If you want to watch Flash videos or play Flash games on your iPhone or iPad, you'll come across a bit of a problem: iOS doesn't offer support for Flash. However, there are various apps available on the App Store that will help, and in this article, we explain how to get Flash on iPad and iPhone.
Has Flash stopped working on your Mac? Here's how to update Flash Player on your Mac.
Best Flash apps for iPad and iPhone
Popular browser apps that will enable you to play Flash videos and games on your iPad and iPhone include Photon Browser and Puffin.
The most popular third-party browsers such as Chrome, Firefox and Opera no longer support Flash on iOS devices, due to the decreasing popularity of the format.
Photon Browser seems to be the most popular choice for iPad and iPhone users that require Flash support. It's a £4.99 app for iPad and £3.99 for iPhone that acts as a good alternative browser to Safari, and also has a Flash mode that you turn on by tapping the lightning bolt icon in the top right corner.
Admittedly, turning on Flash does make the browser a little slow, and it's not the most attractive interface, but it certainly does the trick. We were able to create a Moshi Monster with no trouble at all on our iPad and iPhone using Photon Browser, though.
Here's what happens when using Photon Flash Player vs Safari (swipe to see more):
If you're finding Photon unbearably slow, try tapping the settings icon in the top right corner and adjusting the settings to suit your purpose.
Puffin displayed the Moshi Monsters (below) website brilliantly, but struggled a little when displaying the Flash version of the Disney Fantasyland site. But having the option to try it out first is a real plus here, because you can then decide whether it meets your needs. It's also ideal for one-off instances when Flash is needed.
However, Puffin does have a flaw for non-US users. Its servers are located in the US, which means there is a geo-restriction on content being viewed. For example, despite being in the UK, we couldn't view BBC iPlayer.
Other ways to get Flash on iPad and iPhone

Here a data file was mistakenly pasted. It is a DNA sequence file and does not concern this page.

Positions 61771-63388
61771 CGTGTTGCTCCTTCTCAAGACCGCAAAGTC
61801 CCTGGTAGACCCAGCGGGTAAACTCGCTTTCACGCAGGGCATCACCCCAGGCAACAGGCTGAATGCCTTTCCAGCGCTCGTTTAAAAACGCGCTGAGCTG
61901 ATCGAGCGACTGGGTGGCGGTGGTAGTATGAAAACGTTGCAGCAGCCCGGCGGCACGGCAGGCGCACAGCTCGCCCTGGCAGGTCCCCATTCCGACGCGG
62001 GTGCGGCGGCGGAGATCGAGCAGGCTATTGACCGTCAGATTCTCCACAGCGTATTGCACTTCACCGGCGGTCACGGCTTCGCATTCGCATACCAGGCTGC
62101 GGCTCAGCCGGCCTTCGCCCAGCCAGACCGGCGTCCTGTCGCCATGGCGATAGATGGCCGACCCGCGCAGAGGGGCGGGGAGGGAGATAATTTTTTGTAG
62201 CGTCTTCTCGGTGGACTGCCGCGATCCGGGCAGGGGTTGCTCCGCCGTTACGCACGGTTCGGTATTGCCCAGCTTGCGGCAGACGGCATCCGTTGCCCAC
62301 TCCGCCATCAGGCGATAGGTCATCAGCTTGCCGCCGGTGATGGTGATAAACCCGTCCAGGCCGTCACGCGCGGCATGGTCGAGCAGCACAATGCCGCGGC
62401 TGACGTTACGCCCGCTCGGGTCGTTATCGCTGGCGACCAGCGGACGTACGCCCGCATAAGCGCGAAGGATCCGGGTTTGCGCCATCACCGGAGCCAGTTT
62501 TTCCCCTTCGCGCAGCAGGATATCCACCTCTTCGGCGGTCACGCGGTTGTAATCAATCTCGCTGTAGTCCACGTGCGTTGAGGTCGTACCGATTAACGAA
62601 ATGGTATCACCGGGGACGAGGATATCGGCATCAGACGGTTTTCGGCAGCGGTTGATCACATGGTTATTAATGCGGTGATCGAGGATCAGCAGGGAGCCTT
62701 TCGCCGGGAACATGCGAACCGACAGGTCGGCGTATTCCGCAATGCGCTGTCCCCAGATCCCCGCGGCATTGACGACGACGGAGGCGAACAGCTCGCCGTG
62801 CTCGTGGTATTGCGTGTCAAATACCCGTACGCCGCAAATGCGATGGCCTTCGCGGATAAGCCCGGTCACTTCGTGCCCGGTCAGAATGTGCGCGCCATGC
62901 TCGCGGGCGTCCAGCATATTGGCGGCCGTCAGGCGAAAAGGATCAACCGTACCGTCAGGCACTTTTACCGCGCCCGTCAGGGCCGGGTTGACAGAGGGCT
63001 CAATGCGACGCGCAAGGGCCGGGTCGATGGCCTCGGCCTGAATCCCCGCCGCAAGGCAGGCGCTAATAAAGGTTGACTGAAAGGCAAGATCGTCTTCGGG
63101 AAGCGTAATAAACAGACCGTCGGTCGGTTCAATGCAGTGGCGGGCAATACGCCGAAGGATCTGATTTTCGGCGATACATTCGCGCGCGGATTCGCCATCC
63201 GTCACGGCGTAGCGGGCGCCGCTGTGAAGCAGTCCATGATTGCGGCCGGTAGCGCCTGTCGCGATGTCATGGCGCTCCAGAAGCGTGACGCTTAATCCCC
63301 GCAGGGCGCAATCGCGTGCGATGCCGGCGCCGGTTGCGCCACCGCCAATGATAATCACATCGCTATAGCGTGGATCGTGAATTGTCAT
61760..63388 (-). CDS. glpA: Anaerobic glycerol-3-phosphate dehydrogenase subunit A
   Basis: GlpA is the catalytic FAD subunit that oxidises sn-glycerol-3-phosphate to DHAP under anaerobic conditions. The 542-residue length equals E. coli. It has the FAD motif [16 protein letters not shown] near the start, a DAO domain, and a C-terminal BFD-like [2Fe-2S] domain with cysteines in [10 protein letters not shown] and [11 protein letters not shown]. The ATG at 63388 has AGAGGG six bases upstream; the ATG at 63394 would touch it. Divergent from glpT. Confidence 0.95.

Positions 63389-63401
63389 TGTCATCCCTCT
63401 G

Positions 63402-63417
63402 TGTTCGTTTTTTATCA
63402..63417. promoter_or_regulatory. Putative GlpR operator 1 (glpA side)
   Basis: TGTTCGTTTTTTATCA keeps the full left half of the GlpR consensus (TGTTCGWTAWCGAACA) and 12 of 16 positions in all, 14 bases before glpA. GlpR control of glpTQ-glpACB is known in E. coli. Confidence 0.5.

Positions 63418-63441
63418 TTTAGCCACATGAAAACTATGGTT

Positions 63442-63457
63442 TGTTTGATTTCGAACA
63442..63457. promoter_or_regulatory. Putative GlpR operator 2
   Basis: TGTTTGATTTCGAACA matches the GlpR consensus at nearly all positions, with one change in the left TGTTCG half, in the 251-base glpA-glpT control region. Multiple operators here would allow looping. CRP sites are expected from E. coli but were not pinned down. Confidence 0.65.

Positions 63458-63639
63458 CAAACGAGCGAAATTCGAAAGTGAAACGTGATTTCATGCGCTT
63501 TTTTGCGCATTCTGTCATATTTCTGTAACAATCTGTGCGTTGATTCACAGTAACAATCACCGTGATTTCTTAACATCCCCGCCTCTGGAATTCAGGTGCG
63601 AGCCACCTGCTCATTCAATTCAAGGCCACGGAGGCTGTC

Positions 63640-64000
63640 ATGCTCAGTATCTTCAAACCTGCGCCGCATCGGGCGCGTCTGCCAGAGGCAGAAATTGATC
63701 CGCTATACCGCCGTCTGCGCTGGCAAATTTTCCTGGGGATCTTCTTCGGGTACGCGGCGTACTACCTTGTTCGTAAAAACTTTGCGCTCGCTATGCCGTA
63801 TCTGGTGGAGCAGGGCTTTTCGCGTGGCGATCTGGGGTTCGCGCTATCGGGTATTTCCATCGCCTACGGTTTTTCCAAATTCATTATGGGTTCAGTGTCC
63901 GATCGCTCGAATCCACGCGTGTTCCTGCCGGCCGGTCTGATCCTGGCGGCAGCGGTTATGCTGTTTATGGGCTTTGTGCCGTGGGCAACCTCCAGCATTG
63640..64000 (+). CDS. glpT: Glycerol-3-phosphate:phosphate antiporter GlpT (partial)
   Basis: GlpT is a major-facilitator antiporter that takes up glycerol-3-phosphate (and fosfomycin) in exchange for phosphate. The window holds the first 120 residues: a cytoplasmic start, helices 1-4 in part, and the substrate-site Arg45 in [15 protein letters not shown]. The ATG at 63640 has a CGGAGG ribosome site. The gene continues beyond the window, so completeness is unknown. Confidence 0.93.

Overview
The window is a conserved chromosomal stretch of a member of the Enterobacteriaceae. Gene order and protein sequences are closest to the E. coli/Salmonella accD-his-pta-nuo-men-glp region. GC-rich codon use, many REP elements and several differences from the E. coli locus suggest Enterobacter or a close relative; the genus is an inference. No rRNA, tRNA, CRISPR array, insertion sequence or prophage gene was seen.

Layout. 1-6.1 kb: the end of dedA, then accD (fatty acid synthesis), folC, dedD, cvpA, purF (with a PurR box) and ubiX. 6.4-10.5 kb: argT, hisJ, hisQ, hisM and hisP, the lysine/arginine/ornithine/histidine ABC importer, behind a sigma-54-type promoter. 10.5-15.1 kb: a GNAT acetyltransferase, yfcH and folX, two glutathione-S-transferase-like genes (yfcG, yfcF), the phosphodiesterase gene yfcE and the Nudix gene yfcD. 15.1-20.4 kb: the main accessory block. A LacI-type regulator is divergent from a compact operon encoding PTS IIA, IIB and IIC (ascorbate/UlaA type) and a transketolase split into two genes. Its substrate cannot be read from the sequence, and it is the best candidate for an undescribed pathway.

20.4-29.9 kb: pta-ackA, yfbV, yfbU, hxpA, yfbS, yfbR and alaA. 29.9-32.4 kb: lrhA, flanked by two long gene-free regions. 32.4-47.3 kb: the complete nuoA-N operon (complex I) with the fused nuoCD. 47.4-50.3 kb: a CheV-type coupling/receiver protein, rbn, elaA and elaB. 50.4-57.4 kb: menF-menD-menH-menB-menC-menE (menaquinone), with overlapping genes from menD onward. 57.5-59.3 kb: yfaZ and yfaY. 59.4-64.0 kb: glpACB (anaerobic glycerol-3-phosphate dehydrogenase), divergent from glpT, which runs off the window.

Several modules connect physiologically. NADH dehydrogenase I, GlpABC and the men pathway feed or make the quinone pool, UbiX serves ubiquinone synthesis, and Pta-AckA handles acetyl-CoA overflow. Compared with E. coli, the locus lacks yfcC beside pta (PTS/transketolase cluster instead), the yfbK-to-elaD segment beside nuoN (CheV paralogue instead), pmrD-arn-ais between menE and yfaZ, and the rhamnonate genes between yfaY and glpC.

Services such as Parallels Access also offer a way to access Flash on iPad and iPhone, by streaming directly from your Mac or PC. Parallels Access lets you access your Mac or PC desktop on your iPad from anywhere in the world, enabling you to use apps including Microsoft Office, Internet Explorer, Flash Player and Flash-supported browsers.
If getting Flash on iPad and iPhone is the only thing you'd be downloading Parallels for, it's probably not the ideal solution, as a year's subscription will cost you £13.99. However, if you're also looking for a way to access your PC or Mac remotely, or run Mac or PC applications on an iPad or iPhone, it's certainly worth investigating.
Why doesn't the iPad and iPhone support Flash?
Apple's late co-founder Steve Jobs famously bashed Flash for mobile, and refused to allow the technology on the iOS platform. Instead, Jobs fought for the alternative HTML5 standard, which has since all but replaced Flash around the web.
If you'd like more detail on Apple's objections to the standard, read Steve Jobs' thoughts on the matter from 2010.
In August 2012, Adobe disabled new installs of Flash via the Google Play Store, marking the end of Adobe Flash on Android devices too.
Will Adobe Flash Player be used in the future?
With the removal and limited ability to view Flash content on iOS devices, the industry has shifted its interest from Flash and moved to other web codecs. Over the years Flash video has lost a lot of popularity, where it has seen a decrease of in recent years according to a report published by Encoding. In this report we see H.264 being by large the most popular video format with 72% market share.
Encoding originally predicted that Flash would reach the end of its shelf-life in 2018 and while it wasn't 100 percent accurate, the end of Flash is near.
As confirmed by Adobe, the company will end support for the Flash format in 2020 and is urging content creators to migrate any existing Flash content to newer formats. While many browsers already block Flash by default (Chrome, Microsoft Edge and Safari), there are still a number of browser-based games that utilise the dated technology and will need to convert.
Macworld poll: What do you use Flash for?
Since you're reading this article, we're prepared to assume that you have some use for Adobe Flash. But what does it do for you? Join in with our poll: